This  ^ design will meet most residential and commercial code requirements for guardrails. It does not address or provide any of the requirements for handrails. I built a farmers porch on a colonial with nice V.G. fir top rails. The tops had a slight bevel to shed water and the edges were beaded. I set these top rails on the stairs at 36" above the tread nosings in a rail-over-post design so there were no interruptions in the "handrail". In order to get my final sign-off, I had to screw 1-3/8" round handrail to the top of the nice fir to meet the maximum cross section dimension of 2-¼". She didn't measure, and I didn't offer the fact that the beautiful red oak balustrade I installed inside with two goosenecks, and a bottom turn-out volute has a cross section dimension of 2-3/8".
Sign at N.E. Vocational School Cabinetmaking Shop 1976, "Free knowledge given daily... Bring your own container"
Reply
#13
  Re: Railing for wheelchar ramp by messmaker (Put in a ramp for an...)
It is only 7 inches high at it's max. Are spindles necessary? I did not see that in code.
1st class birdhouse builder/scrapwood mfg.
Reply
#14
  Re: Railing for wheelchar ramp by messmaker (Put in a ramp for an...)
Others are giving better advice about the railing. 

Regarding the post, I used Oz Posts a few times.  I really like them.  I have another thread here regarding galvanized fencing.  I which I could find galvanized terminal posts with the Oz post style fins.  

https://www.youtube.com/watch?v=SE3PKWU4at8

Edit to add, I did find round Oz post bases. I may have just solved my problem.
I tried not believing.  That did not work, so now I just believe
Reply
#15
  Re: RE: Railing for wheelchar ramp by messmaker (It is only 7 inches ...)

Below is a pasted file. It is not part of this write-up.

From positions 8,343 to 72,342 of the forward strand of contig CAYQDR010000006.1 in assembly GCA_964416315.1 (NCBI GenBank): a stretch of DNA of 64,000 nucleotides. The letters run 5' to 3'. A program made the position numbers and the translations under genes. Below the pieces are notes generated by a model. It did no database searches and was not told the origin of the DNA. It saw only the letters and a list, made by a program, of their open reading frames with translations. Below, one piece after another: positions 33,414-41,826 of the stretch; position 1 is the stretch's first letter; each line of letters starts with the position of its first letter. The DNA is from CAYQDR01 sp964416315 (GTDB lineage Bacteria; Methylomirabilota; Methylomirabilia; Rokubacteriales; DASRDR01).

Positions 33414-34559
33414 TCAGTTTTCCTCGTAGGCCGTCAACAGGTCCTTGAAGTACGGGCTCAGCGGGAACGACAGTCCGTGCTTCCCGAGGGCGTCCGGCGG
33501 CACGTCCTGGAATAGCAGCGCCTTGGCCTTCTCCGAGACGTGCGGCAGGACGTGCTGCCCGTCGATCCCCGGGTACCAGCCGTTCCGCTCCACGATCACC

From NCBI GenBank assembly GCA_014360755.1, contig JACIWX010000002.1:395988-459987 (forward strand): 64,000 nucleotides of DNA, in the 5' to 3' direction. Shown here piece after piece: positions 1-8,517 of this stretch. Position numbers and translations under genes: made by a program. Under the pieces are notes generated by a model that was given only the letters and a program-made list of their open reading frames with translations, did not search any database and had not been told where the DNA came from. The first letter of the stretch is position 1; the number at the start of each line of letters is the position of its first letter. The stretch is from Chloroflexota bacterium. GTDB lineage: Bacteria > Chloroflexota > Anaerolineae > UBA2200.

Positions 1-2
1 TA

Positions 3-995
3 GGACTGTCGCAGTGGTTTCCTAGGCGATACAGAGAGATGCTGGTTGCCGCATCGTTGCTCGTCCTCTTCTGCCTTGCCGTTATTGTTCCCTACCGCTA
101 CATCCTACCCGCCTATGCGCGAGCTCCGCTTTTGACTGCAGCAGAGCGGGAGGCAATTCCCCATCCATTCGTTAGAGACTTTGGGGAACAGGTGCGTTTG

(05-04-2019, 05:39 PM)messmaker Wrote: It is only 7 inches high at it's max. Are spindles necessary? I did not see that in code.

For most jurisdictions guard rails are only required at 24" or higher. Here's a quote from ADA standards; "When a handicap ramp has a rise greater than 6 inches or a horizontal projection greater than 72 inches, the ramp must have handrails on both sides." and "The top of the handrail surface shall be placed between 34 and 38 inches above the ramp's finished floor surface." So you don't have to include balusters, but you should still consider something to keep the wheels (and small feet) from slipping off the sides of the ramp.
Sign at N.E. Vocational School Cabinetmaking Shop 1976, "Free knowledge given daily... Bring your own container"
Reply
#16
  Re: RE: Railing for wheelchar ramp by MstrCarpenter ([quote='messmaker' p...)
(05-04-2019, 10:51 PM)MstrCarpenter Wrote: For most jurisdictions guard rails are only required at 24" or higher. Here's a quote from ADA standards; "When a handicap ramp has a rise greater than 6 inches or a horizontal projection greater than 72 inches, the ramp must have handrails on both sides." and "The top of the handrail surface shall be placed between 34 and 38 inches above the ramp's finished floor surface." So you don't have to include balusters, but you should still consider something to keep the wheels (and small feet) from slipping off the sides of the ramp.

That is helpful. Thanks
1st class birdhouse builder/scrapwood mfg.
Reply


Forum Jump:


Users browsing this thread: 1 Guest(s)